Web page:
Did you know when I cover up my hair with a scarf in the winter the outline of my face looks like my Anty Maryam’s and my eyes are a perfect match for my Muslim Grandmother who passed away years ago. My heart hurts for my people who are being marginalized and stereotyped as “dangerous” for their religious beliefs. I am even further conflicted that because of one tiny choice made by my father years ago and sheer luck – I am allowed the privilege of acceptance and ambiguity in the United States.


I am literally crying with relief that my American-Iranian father did not choose to visit his homeland at this time – but there are many who are living in this nightmare right now with their parent, spouse or friends trapped in a shitty airport.


Here are some things I never thought I would have to explain, but apparently I do: Americans can also be Muslims, being Muslim does not mean you hate America, there are Americans who (shocker) do not LOOK Muslim but are, there are Americans who look “white”, who are Muslim, there are Americans who are not practicing Muslims who have family members who are that they love very much, there are people who look Middle Eastern that are NOT Muslim.


An “us” vs. “them” mentality is what leads to genocide, holocausts and hate crime. If you want to marginalize Muslims, then please count me as one of “them.” I easily could have been.


Katrina Simyab is a lifestyle blogger, event designer and storyteller. She blogs at Inspo and Co. While she loves to travel (especially to anywhere with year-round warm weather), she currently calls Middleton, WI her home. She is obsessed with finding new experiences, brilliant things, and interesting brands that she can share with her readers. A pretty pusher and brave babe, Katrina loves to keep it real, using her social media to share her personal experiences. She lives to explore all the little things that make life lovely while inspiring others to live beautifully and with bold honesty.

2017 is about breaking cycles of oppression in our own communities

How to create a system of oppression: 
-Create a set of standards members of a targeted group can never meet.

-Institutionalize them.

-Discredit/discard anyone who seeks out change. Call them over-emotional, ugly or stupid. Use their “flaws” to undermine their point. This serves the dual purpose of gas lighting the individual and deflecting attention away from their potentially convincing or revolutionary testimony.

-Pit members of marginalized groups against each other, so they are competing for the same opportunities, or believe that they are. Create structural barriers to participation in groups, so they feel isolated. If you’re lucky, they will police themselves, and each other.

-Be nice, but not kind. Insist this is how things are, and oh, well. Fail to notice institutional errors or believe they are biologically predetermined or in keeping with romanticized tradition.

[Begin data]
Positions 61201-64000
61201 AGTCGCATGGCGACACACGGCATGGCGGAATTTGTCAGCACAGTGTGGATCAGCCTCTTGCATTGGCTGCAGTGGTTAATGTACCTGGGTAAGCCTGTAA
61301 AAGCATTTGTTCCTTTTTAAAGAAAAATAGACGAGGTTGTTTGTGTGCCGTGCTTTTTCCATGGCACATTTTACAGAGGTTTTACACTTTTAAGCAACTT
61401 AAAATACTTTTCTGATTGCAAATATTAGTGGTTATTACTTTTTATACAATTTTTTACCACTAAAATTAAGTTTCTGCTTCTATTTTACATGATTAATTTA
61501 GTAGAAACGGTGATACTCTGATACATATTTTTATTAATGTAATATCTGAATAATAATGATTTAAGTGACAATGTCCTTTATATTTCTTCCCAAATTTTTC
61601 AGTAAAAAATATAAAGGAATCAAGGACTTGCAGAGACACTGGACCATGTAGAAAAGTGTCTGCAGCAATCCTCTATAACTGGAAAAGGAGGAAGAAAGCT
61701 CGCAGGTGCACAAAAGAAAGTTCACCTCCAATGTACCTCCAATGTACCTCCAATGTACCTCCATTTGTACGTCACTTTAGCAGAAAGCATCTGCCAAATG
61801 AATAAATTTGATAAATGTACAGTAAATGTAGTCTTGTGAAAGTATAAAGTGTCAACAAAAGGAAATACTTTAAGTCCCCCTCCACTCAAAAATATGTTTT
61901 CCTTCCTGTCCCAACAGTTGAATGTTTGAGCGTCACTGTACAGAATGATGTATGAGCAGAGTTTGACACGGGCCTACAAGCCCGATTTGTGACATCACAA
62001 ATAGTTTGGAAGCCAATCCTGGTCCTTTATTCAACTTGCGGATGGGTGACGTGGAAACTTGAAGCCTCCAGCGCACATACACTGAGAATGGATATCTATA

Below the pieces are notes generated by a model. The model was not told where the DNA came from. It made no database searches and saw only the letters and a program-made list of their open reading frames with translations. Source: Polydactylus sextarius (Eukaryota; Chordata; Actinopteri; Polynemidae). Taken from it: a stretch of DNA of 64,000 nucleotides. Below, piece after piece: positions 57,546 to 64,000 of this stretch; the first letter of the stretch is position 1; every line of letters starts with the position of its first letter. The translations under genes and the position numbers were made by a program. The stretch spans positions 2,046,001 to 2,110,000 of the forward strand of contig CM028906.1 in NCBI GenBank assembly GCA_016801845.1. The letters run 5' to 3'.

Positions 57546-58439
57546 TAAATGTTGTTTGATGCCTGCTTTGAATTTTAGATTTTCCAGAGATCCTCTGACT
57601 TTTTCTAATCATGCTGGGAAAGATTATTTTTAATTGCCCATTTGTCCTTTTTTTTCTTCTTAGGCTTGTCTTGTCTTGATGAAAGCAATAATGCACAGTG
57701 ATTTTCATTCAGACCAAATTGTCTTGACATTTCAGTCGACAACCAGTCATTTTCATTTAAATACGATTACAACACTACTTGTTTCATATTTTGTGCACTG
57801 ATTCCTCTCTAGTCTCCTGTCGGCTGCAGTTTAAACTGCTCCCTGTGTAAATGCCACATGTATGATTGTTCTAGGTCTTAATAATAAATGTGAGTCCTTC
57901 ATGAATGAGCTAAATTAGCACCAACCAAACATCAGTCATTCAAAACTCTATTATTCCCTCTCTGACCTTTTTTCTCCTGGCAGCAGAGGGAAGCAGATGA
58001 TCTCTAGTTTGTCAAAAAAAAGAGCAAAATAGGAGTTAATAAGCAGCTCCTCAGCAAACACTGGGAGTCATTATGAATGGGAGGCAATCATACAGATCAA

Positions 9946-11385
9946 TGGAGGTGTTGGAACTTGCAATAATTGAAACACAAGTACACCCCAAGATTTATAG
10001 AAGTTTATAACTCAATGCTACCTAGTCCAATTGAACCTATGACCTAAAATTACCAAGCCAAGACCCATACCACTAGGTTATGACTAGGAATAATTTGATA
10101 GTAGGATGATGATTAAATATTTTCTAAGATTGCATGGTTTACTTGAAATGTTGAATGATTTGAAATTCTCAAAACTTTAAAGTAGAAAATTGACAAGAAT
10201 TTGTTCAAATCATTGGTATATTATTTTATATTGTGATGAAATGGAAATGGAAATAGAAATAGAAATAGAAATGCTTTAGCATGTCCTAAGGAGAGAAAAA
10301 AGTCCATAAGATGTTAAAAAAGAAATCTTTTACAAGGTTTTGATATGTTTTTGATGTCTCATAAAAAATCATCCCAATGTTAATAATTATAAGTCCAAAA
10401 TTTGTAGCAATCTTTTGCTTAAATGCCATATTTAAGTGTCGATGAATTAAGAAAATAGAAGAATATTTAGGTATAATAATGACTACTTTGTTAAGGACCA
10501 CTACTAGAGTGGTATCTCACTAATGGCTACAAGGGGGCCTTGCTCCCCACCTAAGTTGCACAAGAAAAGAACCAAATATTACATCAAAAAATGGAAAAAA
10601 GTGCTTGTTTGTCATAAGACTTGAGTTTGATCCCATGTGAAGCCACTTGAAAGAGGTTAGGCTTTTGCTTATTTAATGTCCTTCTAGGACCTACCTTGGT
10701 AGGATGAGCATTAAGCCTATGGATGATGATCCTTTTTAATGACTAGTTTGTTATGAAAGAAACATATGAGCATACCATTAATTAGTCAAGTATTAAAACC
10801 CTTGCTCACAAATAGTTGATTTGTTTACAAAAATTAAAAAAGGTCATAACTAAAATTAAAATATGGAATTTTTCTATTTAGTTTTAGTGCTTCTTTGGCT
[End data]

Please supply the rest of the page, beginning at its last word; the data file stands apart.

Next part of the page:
This happens on all sides, in every political system. It’s exclusionary and cyclical. No one is immune. We are all responsible.

Breaking the cycle of oppression, one at a time

If 2016 was about realizing how far we are from one another, then 2017 is about accountability and empathy. It’s about integrity. There is so much to be done, and it is on all of us to slay these demons even as they seem to grow ever-more heads.

Let us not be demotivated by our past “failures,” for the kind actions of our past are investments for which we haven’t yet seen dividends. The tides of change are slow but strong, as we all know; they have turned so many times, even within a short lifetime–such is the joy of exponential growth.

In many ways, I am powerless. But today I am privileged with purpose. I have made a pledge to check in with myself often, and I invite anyone else who feels comfortable to check in, too.

Ask yourself these difficult questions, “How I am I empowering the people I know? WHO am I empowering, and who am I disempowering?” and “Am I comfortable with that?”

It is so hard to fight an oppressive system from within, but so many problems could be evaded or solved by better awareness of the self and others. Sometimes we feel paralyzed to change our lives because of our idealism and search for perfection, but real happiness springs from doing good work more consistently. Be kinder to others–and in so doing, add value to your own self-concept.

Loving yourself more fully enables you to love others more easily. And in amassing powerful, radical love for each other and our selves, we become stronger in our fight to dismantle systems of oppression and make the world better for people who live here.

I paint a lovely picture here, but love can be back-breaking and soul-crushing work, too. That’s why it’s so, so important to be kind to one another. That’s what I think, anyway. Thanks for reading.


i bubble up into spurts of happy

when i’m surrounded by women who make me feel powerful

not only for my beauty

for my intelligence

for my worth

for my entire being

and i can say, “i am enough” with full confidence

what a gift they’ve given me

the gift of seeing myself and all that i am

-Varshaya Visvanathan